TAMPA — Lightning captain Steven Stamkos and general manager Julien BriseBois can agree on one thing: Both want Stamkos, the longtime face of the franchise, to remain in Tampa Bay for the remainder of his career.
But keeping Stamkos, who can be an unrestricted free agent after this season, in a Lightning uniform isn’t going to be easy.
BriseBois’ main goal has been to ensure that the Lightning remain a Stanley Cup contender despite the inevitable roster overhaul that happens in the salary-cap era. He has had to watch important players leave via free agency and trade others to remain under the cap, but the Lightning continue to be in the Cup conversation.
This week, BriseBois didn’t hesitate to tout Stamkos’ value: He’s still an elite player. He has been durable in his early 30s, and he has made an incredible impact on the community. BriseBois would hate to think of Stamkos playing elsewhere, and he knows Lightning fans feel the same way. He expressed his faith that things will work themselves out.
But fear of that possibility is creeping in.
Stamkos, in the final season of his eight-year contract with an annual cap hit of $8.5 million, had hoped to have an extension in place before the start of training camp last week. BriseBois said he will wait to see how the season plays out before he can begin the number-crunching necessary to try to fit Stamkos into the future payroll.
If BriseBois is able to re-sign Stamkos, it might be his most impressive work yet.
Here are the main obstacles he faces in keeping Stamkos:
Amount tied up in big contracts
The Lightning already have more than half their payroll locked into five players for 2024-25: goaltender Andrei Vasilevskiy ($9.5 million cap hit), forwards Nikita Kucherov ($9.5 million) and Brayden Point ($9.5 million), and defensemen Mikhail Sergachev ($8.5 million) and Victor Hedman ($7.875 million). That’s nearly $45 million.
Another major part of ensuring the Lightning remain competitive has been locking up their young core for the extended future. Eight-year extensions for Sergachev, forward Anthony Cirelli ($6.25 million) and defenseman Erik Cernak ($5.2 million) kick in this season. Forward Brandon Hagel’s eight-year extension ($6.5 million annual hit) begins next season.
That means for 2024-25, the Lightning already have $75.115 million committed to 16 players under NHL contracts, according to salary website CapFriendly.
Salary cap uncertainty
Stay updated on Tampa Bay’s sports scene
Subscribe to our free Sports Today newsletter
You’re all signed up!
Want more of our free, weekly newsletters in your inbox? Let’s get started.Explore all your options
The cap has increased just $2 million since 2019-20, in part because of the memorandum created to extend the collective bargaining agreement through the pandemic years, when teams lost revenue.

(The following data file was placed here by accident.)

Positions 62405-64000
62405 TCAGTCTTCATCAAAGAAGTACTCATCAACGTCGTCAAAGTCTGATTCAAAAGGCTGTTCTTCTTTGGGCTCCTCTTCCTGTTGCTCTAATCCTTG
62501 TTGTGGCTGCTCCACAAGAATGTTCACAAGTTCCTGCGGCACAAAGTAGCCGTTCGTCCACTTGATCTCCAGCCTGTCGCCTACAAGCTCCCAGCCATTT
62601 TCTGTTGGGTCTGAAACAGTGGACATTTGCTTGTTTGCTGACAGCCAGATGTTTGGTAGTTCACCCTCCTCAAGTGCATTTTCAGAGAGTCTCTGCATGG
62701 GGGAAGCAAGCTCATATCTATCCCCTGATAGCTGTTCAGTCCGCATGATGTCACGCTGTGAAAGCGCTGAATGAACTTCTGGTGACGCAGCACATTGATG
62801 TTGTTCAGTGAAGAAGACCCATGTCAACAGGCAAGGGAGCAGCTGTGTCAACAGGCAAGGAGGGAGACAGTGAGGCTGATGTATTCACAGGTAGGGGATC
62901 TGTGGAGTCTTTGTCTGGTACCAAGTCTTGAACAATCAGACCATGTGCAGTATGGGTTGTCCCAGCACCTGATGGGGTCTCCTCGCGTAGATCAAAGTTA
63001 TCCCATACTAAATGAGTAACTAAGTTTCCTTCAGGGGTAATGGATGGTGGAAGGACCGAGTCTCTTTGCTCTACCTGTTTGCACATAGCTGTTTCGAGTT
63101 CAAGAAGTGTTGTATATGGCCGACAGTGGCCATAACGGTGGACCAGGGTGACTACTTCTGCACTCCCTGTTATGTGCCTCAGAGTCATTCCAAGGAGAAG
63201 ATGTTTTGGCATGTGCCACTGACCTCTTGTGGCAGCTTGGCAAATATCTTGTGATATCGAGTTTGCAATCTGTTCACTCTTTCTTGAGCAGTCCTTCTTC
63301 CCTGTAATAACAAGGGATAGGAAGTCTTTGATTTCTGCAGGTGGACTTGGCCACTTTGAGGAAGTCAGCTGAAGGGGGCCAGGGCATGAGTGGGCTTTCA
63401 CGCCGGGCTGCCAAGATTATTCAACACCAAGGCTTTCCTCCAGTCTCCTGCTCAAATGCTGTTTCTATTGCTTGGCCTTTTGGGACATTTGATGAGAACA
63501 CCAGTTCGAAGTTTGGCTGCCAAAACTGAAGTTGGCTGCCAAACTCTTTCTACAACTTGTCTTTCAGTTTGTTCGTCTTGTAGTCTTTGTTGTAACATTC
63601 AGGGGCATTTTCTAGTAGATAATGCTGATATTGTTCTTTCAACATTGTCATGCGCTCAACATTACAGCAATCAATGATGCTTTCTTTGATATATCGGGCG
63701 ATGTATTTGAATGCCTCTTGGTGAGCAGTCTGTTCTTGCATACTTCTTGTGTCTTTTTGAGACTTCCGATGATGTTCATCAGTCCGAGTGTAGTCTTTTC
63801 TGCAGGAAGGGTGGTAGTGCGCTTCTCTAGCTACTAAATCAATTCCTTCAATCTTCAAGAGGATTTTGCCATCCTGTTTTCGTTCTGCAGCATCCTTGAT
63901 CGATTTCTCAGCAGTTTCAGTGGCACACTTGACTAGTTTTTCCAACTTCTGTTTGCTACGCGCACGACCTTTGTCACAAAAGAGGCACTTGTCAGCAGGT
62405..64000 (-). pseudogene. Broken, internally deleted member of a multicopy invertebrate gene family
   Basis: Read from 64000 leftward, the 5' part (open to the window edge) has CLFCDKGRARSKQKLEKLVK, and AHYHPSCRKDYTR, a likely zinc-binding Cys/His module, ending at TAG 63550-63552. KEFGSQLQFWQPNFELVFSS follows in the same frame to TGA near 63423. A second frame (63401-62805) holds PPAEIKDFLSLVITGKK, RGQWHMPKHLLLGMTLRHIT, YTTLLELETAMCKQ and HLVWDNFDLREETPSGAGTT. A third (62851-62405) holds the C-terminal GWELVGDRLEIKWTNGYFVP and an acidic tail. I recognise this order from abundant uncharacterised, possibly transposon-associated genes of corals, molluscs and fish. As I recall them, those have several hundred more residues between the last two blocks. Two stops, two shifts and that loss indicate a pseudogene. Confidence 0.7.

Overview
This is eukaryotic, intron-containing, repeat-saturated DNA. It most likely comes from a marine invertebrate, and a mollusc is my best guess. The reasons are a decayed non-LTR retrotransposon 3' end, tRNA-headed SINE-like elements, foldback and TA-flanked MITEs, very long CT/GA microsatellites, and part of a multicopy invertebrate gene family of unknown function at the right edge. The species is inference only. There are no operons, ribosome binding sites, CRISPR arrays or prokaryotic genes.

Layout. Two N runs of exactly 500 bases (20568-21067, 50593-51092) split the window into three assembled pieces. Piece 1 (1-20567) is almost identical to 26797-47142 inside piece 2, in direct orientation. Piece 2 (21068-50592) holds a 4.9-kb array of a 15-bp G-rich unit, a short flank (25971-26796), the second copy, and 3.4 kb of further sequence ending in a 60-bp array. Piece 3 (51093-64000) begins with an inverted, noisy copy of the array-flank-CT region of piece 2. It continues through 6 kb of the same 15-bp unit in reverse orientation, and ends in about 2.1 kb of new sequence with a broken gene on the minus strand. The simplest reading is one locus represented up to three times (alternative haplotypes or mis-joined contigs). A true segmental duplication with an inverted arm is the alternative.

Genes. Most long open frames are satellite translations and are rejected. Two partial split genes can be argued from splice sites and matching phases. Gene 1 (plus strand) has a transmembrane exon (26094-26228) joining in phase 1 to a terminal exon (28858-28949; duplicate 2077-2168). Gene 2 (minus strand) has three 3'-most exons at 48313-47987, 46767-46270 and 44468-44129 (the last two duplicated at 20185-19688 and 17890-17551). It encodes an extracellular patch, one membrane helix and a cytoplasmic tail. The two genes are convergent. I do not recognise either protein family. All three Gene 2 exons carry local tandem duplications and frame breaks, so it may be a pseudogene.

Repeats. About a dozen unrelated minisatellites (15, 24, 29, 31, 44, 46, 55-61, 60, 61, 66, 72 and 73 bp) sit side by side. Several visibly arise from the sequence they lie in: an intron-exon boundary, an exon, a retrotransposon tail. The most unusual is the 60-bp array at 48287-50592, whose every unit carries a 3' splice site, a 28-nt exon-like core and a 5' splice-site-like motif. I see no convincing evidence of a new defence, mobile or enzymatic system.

Though the Lightning appear to have made their way through the worst of that and the cap is projected to increase by $4 million to $87.5 million next season, the uncertainty surrounding that number has to be a major factor behind BriseBois saying he needs to wait until the end of the season to decide on Stamkos.
League revenues that could bump the cap higher for 2024-25 would make it easier to re-sign Stamkos but also give other teams the opportunity to get him in free agency.
Also, another tough decision looms. Hedman can be a free agent after 2024-25.
The cap is expected to jump to a projected to $92 million for 2025-26, but BriseBois already has to be wondering whether he can keep both Stamkos and Hedman.
Stamkos’ status among free agents
Stamkos unquestionably wants to remain in Tampa. He is coming off a two-year stretch in which he has averaged 38 goals and 95 points while missing just two regular-season games. If he continues to show anything close to that kind of production and durability, it won’t matter that he will be 34 in February. He arguably would be the top unrestricted free agent available.
The Maple Leafs’ Auston Matthews could have been a free agent after this season, but he signed a four-year, $53 million extension last month that makes him the NHL’s highest-paid player. The only potential unrestricted free agent who comes close to Stamkos is the Maple Leafs’ William Nylander, who is coming off a 40-goal, 87-point season and will be 28 after this season.
With added cap space next offseason, more teams will have room to spend, seemingly creating more suitors for Stamkos. Any team would covet adding a player who has won two titles and can still put up 80 points a season.
Similar recent attempts have failed
Before Stamkos, Alex Killorn and Ondrej Palat expressed their desire to remain in Tampa Bay as they approached free agency. Like Stamkos, they were homegrown players the organization wanted to retain.
The Lightning made an attempt to keep both — they were made shorter average annual value, longer-term offers — but both had the opportunity to make much more money elsewhere and ultimately pursued those opportunities. Palat, who left after the 2021-22 season, became a leader on an up-and-coming Devils team. Killorn, who left after last season, will have the same opportunity this season with a young Ducks squad.
The situation is different with Stamkos. He has been the face of the Lightning since he was drafted in 2008. Sentiment will play a large role on both sides. On the other hand, Stamkos has seen, too, that players can find fits — and success — outside Tampa Bay.
Contact Eduardo A. Encina at firstname.lastname@example.org. Follow @EddieintheYard.
• • •
Sign up for the Sports Today newsletter to get daily updates on the Bucs, Rays, Lightning and college football across Florida.